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Province bolsters Kam Kotia cleanup campaign (2/03)

By MAGGIE RIOPELLE The government is cleaning up abandoned mines, including a number of sites in Timmins.


The government is cleaning up abandoned mines, including a number of sites in Timmins.

This year the government has committed $6 million to the former Kam Kotia Mine site, which includes $2 million that was allocated to year three work, which will be completed in this fiscal year.

“For years this environmental disaster was sitting here and the government was passing it off,” says Timmins Mayor Jamie Lim. “No one was willing to take responsibility. Finally the ministry recognized that they could no longer pass the buck.”

Minister Jim Wilson, Northern Development and Mines, was in Timmins in January to announce the government’s $10-million final installment of the $27-million four-year Abandoned Mines Rehabilitation program.

Without funds from the program, local residents would still be refering to the Little Kamiskotia River as the “Blood Red River.” Overrun with pollutants and high metal concentration, the spring runoff would bring with it mine tailings that would seep into the river.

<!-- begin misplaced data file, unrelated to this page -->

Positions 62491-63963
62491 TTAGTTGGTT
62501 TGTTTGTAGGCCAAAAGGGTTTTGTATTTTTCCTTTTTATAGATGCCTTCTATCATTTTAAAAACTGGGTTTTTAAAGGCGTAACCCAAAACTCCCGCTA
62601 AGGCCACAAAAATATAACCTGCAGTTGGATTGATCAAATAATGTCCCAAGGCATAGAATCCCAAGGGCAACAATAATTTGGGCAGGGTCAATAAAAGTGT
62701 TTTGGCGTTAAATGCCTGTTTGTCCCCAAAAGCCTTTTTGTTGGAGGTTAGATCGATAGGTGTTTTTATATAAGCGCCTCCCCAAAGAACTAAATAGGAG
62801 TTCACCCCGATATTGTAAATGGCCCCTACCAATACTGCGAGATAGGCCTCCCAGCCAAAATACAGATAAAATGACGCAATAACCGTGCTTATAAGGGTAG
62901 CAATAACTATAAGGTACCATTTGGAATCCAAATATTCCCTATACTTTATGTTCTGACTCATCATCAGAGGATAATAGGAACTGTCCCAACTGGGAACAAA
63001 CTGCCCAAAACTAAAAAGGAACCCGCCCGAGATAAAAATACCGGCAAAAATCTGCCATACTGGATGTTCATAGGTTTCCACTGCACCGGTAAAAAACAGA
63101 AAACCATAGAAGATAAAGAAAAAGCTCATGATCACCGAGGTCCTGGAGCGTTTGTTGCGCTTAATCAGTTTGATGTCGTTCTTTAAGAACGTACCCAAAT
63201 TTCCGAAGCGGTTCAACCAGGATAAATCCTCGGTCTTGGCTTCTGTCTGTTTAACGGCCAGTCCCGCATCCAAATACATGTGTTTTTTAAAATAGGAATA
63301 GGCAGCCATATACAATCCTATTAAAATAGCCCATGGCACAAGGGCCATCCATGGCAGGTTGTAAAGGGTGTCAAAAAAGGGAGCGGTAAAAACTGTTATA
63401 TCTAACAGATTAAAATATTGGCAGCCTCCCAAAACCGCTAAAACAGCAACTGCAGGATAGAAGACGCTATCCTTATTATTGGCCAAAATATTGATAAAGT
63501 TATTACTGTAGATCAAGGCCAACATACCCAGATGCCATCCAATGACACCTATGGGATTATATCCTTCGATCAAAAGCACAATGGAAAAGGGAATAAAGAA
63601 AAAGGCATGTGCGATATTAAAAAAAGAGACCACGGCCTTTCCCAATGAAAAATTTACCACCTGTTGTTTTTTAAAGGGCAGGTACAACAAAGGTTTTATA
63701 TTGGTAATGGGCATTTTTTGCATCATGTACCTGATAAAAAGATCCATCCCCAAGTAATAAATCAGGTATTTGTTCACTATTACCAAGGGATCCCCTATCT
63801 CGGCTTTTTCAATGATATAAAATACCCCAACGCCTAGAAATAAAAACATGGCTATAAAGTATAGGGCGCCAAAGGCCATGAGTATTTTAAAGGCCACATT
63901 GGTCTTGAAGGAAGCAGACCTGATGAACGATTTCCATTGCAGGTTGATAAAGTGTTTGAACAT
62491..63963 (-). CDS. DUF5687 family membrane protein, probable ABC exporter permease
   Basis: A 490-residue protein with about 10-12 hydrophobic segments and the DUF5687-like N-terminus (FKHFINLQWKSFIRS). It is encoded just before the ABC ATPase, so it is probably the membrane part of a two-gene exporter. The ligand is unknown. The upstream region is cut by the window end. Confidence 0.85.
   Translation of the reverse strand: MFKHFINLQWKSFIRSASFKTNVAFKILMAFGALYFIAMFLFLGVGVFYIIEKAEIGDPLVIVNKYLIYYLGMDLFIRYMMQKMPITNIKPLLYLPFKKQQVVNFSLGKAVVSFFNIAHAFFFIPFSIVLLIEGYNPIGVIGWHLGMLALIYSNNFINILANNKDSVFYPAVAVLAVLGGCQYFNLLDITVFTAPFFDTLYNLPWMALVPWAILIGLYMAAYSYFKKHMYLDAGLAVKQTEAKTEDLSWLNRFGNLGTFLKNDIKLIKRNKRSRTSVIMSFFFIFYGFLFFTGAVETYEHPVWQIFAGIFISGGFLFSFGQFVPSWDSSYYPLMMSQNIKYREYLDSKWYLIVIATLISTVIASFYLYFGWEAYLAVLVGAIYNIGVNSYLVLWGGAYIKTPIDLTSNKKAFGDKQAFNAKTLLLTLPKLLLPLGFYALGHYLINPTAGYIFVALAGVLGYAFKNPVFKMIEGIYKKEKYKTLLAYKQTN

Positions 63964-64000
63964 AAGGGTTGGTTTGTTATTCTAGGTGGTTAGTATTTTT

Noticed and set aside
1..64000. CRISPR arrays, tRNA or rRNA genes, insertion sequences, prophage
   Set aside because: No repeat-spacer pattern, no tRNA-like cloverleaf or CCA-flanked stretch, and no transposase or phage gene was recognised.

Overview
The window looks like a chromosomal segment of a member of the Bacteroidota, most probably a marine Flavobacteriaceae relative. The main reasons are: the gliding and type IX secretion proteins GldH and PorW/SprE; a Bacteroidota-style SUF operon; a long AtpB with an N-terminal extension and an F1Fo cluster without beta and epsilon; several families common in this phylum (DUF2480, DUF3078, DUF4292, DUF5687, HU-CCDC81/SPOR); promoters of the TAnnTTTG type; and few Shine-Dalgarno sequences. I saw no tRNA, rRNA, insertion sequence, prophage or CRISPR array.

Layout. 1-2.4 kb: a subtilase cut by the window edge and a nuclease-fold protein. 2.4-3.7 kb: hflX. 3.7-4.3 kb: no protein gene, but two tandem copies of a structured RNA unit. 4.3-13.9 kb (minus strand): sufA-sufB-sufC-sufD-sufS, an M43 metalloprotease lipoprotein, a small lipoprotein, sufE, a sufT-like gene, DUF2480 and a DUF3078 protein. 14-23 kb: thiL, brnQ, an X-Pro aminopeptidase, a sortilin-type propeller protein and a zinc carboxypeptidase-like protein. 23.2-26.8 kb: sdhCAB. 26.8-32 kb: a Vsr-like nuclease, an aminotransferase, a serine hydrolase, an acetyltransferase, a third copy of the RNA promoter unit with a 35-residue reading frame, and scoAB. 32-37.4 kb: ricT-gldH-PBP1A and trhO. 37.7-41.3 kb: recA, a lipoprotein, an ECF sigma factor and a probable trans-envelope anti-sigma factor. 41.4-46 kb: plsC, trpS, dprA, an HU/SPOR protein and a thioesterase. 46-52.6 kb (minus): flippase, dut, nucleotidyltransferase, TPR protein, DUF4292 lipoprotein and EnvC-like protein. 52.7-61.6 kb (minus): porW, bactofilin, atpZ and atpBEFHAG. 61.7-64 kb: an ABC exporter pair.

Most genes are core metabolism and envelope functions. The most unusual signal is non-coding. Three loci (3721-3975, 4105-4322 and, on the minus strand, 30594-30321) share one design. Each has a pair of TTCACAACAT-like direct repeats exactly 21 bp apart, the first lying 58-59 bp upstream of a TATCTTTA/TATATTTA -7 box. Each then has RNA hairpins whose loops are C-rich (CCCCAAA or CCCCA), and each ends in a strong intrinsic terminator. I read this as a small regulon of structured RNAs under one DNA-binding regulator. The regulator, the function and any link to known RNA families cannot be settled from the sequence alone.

Years of damage, since closure of the mine in the 70s, are evident as the soil is burnt orange, the water is red, and the area is void of vegetation and wildlife.

Funds from the program have allowed for the development of a lime treatment plant at the former copper/zinc mine site. There are over six million tonnes of mine tailings on the site that will be relocated to a new containment unit and treated.

“With support from this program, the important rehabilitation work that began at Kam Kotia last year is moving ahead on schedule and is the main focus of fourth-year activities,” says Minister Wilson.

The Kam Kotia cleanup is expected to cost approximately $40 million. As of March this year, the government will have contributed $14 million to the project, far short of the required funds.

“The government is committed to returning mines to a natural state,” adds Minister Wilson. “I’m glad that this government is leading the way in Canada when it comes to addressing physical hazards and environmental contamination at former mine sites (on Crown land). But the province’s $27-million Abandoned Mine Rehabilitation program is just a down payment. We need to tell people of the south that this work is important. This is a priority. We need you to write so we can get more money.”

The minister says it could take up to $300 million to rehabilitate the known 6,000 abandoned mine sites on Crown land within Ontario.

In order to avoid future environmental disasters such as Kam Kotia, in 1991 the government amended the Mining Act, which requires companies submit a closure plan and set aside funds to return the site to its natural state.

Funds were also provided to two other mine projects in Timmins. Porcupine Joint Venture (formerly Kinross) received $650,000 for ongoing work at the former Hollinger and McIntyre Mines properties that have been destroyed by sinkholes. The funds will be used to install instruments to monitor mine workings along Hwy 101 and 655.